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Current Projects

Current Projects

The AWARE Study

The AWARE Study is focused on better understanding thinking patterns and emotions in teenagers. Teens would come to Oregon State for one visit where they will answer questions and complete a task where they think about the past or future while breathing and heart rate data is collected (2 hrs). They also would respond to short (1-2 min) surveys on their smartphone for 2 weeks and complete two more sets of online questionnaires about thoughts, emotions, and behavior (30 min each). Teens earn up to $152 and learn new skills to get unstuck from these thinking patterns.


This project is funded by AIM Youth Mental Health.

This study is now closed.

Mental Images of Suicide Study

Suicidal mental imagery is potentially a powerful predictor of suicidal behavior whereas the ability to form positive mental imagery about the future may be protective. Examining suicidal mental imagery in adolescents is critical, especially since mental imagery abilities peak at this age. This study examines whether suicidal mental imagery and positive mental imagery about the future predict suicide risk among adolescents after discharge from psychiatric hospitalization. If found, suicidal mental imagery could be assessed to improve clinical decision-making and positive mental imagery could be used in interventions to prevent suicide. This study is conducted in partnership with the Mood and Behavior Lab at Massachusetts General Hospital/Harvard Medical School. Recruitment for this study is currently not open to teens in Oregon.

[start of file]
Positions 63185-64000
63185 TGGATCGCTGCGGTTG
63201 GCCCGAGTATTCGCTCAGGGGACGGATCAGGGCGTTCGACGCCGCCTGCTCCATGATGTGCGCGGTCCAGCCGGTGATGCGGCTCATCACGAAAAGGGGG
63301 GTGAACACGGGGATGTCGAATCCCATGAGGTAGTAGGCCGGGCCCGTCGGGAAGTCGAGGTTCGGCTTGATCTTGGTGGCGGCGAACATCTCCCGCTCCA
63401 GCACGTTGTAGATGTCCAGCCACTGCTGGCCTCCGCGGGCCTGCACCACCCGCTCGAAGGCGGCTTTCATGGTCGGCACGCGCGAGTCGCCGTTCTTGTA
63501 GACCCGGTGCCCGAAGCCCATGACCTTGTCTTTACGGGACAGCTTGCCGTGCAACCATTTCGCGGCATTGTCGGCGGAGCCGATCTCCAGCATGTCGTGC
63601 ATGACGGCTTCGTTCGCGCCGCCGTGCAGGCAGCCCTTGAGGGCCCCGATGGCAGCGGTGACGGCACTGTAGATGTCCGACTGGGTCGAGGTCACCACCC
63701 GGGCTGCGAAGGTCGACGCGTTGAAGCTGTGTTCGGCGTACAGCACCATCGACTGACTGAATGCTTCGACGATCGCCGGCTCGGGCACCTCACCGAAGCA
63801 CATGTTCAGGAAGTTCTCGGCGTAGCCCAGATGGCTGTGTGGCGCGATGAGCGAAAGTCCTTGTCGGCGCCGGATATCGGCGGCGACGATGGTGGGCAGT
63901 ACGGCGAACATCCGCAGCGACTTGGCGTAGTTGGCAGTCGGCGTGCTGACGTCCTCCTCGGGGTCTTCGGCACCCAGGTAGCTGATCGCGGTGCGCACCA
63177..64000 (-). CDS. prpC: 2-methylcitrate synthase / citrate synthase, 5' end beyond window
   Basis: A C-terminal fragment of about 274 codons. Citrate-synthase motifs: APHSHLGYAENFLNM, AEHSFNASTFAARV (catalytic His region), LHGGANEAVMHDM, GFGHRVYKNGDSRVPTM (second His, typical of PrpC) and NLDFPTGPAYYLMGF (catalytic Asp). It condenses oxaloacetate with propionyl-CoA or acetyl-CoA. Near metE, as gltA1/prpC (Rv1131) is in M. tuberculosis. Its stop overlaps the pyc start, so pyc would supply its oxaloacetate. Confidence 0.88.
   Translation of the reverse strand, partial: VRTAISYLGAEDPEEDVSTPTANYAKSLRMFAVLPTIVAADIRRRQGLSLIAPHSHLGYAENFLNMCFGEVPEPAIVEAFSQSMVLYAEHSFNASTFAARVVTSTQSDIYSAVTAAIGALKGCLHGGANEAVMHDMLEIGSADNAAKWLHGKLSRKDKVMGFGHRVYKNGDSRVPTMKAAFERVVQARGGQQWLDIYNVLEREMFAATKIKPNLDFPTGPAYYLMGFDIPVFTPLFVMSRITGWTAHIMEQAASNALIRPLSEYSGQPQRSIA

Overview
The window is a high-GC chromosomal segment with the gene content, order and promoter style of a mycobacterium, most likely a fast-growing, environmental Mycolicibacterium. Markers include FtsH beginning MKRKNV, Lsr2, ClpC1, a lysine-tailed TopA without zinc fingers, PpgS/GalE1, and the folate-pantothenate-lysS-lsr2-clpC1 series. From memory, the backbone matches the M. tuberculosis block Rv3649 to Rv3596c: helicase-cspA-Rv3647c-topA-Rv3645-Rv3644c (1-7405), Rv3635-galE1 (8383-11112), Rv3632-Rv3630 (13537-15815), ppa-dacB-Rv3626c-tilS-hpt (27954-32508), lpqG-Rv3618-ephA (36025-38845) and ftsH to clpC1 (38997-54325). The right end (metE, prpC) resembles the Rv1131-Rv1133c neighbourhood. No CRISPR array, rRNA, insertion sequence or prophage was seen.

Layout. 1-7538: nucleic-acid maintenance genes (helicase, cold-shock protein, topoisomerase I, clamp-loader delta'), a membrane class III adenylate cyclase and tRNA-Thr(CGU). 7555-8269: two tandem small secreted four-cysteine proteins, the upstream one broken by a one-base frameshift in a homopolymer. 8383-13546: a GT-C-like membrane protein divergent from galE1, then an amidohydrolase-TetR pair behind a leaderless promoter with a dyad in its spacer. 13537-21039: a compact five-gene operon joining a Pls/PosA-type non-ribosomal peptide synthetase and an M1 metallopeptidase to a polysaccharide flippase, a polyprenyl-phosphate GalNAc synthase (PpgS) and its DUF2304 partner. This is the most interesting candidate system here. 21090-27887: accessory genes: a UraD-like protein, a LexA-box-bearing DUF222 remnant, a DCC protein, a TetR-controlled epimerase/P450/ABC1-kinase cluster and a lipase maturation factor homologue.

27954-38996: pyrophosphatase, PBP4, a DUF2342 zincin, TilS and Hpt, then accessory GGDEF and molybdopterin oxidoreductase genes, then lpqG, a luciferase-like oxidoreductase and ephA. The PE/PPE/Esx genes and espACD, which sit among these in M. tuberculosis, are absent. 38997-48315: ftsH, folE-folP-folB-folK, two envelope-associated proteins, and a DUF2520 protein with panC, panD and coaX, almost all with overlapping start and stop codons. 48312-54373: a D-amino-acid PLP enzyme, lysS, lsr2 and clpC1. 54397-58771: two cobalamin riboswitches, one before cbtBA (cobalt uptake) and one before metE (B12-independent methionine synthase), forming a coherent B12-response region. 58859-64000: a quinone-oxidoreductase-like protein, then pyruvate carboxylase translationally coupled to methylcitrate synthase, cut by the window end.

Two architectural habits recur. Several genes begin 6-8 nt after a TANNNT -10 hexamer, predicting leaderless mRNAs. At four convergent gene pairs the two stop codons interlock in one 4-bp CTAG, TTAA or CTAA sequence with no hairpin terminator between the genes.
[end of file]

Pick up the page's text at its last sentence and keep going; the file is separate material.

This project is funded by the American Foundation for Suicide Prevention.


Our Recent Findings

Prior Re

Prior Research


Selected Publications

Lawrence, H. R., Nesi, J., & Schwartz-Mette, R. A. (2022). Suicidal mental imagery: Investigating a novel marker of suicide risk. Emerging Adulthood, 10(5), 1216-1221.


Lawrence, H.R., Burke, T.A., Sheehan, A.E. et al. (2021). Prevalence and correlates of suicidal ideation and suicide attempts in preadolescent children: A US population-based study. Translational Psychiatry 11, 489.

Lawrence, H. R., Nesi, J., Burke, T. A., Liu, R. T., Spirito, A., Hunt, J., & Wolff, J. C. (2021). Suicidal mental imagery in psychiatrically hospitalized adolescents. Research on child and adolescent psychopathology, 49(3), 393-399.

Lawrence, H. R., & Schwartz-Mette, R. A. (2019). Imagery and verbal thought during rumination and distraction: Does imagery amplify affective response? Cognition and Emotion, 33(5), 1006-1019.


Lawrence, H. R., Haigh, E. A., Siegle, G. J., & Schwartz-Mette, R. A. (2018). Visual and verbal depressive cognition: Implications for the rumination–depression relationship. Cognitive Therapy and Research, 42(4), 421-435.

Lawrence, H. R., Balkind, E. G., Ji, J. L., Burke, T. A., & Liu, R. T. (2023). Mental imagery of suicide and non-suicidal self-injury: A meta-analysis and systematic review. Clinical Psychology Review, 102302.


Lawrence, H. R., Siegle, G. J., & Schwartz-Mette, R. A. (2023). Reimagining rumination? The unique role of mental imagery in adolescents' affective and physiological response to rumination and distraction. Journal of Affective Disorders, 329, 460-469.

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